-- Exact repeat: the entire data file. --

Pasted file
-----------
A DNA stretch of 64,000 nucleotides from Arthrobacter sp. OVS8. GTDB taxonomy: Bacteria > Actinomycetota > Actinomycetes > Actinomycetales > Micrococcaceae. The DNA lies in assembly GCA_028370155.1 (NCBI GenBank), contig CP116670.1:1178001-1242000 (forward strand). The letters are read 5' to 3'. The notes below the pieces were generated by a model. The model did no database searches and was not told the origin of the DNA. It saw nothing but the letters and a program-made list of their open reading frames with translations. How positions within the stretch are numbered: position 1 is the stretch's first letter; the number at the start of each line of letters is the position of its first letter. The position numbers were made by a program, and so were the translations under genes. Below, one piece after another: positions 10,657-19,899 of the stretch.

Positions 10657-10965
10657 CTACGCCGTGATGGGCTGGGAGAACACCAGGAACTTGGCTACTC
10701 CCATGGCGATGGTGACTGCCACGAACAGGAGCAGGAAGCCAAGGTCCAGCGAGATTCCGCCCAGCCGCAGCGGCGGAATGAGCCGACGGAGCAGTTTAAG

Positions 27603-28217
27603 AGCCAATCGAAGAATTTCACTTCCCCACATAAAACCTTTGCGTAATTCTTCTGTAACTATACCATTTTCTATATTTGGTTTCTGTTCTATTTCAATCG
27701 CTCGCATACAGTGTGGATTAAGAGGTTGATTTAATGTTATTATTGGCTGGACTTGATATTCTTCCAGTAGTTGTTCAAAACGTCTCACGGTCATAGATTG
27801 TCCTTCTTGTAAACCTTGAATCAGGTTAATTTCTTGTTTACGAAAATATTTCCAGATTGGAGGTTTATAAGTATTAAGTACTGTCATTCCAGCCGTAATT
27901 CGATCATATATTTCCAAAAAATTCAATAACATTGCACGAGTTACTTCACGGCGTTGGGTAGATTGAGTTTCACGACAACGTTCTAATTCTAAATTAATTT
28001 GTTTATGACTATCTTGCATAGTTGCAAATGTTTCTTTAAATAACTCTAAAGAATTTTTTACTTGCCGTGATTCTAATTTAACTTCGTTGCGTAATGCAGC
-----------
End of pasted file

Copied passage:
A DNA stretch of 64,000 nucleotides from Arthrobacter sp. OVS8. GTDB taxonomy: Bacteria > Actinomycetota > Actinomycetes > Actinomycetales > Micrococcaceae. The DNA lies in assembly GCA_028370155.1 (NCBI GenBank), contig CP116670.1:1178001-1242000 (forward strand). The letters are read 5' to 3'. The notes below the pieces were generated by a model. The model did no database searches and was not told the origin of the DNA. It saw nothing but the letters and a program-made list of their open reading frames with translations. How positions within the stretch are numbered: position 1 is the stretch's first letter; the number at the start of each line of letters is the position of its first letter. The position numbers were made by a program, and so were the translations under genes. Below, one piece after another: positions 10,657-19,899 of the stretch.

Positions 10657-10965
10657 CTACGCCGTGATGGGCTGGGAGAACACCAGGAACTTGGCTACTC
10701 CCATGGCGATGGTGACTGCCACGAACAGGAGCAGGAAGCCAAGGTCCAGCGAGATTCCGCCCAGCCGCAGCGGCGGAATGAGCCGACGGAGCAGTTTAAG

Positions 27603-28217
27603 AGCCAATCGAAGAATTTCACTTCCCCACATAAAACCTTTGCGTAATTCTTCTGTAACTATACCATTTTCTATATTTGGTTTCTGTTCTATTTCAATCG
27701 CTCGCATACAGTGTGGATTAAGAGGTTGATTTAATGTTATTATTGGCTGGACTTGATATTCTTCCAGTAGTTGTTCAAAACGTCTCACGGTCATAGATTG
27801 TCCTTCTTGTAAACCTTGAATCAGGTTAATTTCTTGTTTACGAAAATATTTCCAGATTGGAGGTTTATAAGTATTAAGTACTGTCATTCCAGCCGTAATT
27901 CGATCATATATTTCCAAAAAATTCAATAACATTGCACGAGTTACTTCACGGCGTTGGGTAGATTGAGTTTCACGACAACGTTCTAATTCTAAATTAATTT
28001 GTTTATGACTATCTTGCATAGTTGCAAATGTTTCTTTAAATAACTCTAAAGAATTTTTTACTTGCCGTGATTCTAATTTAACTTCGTTGCGTAATGCAGC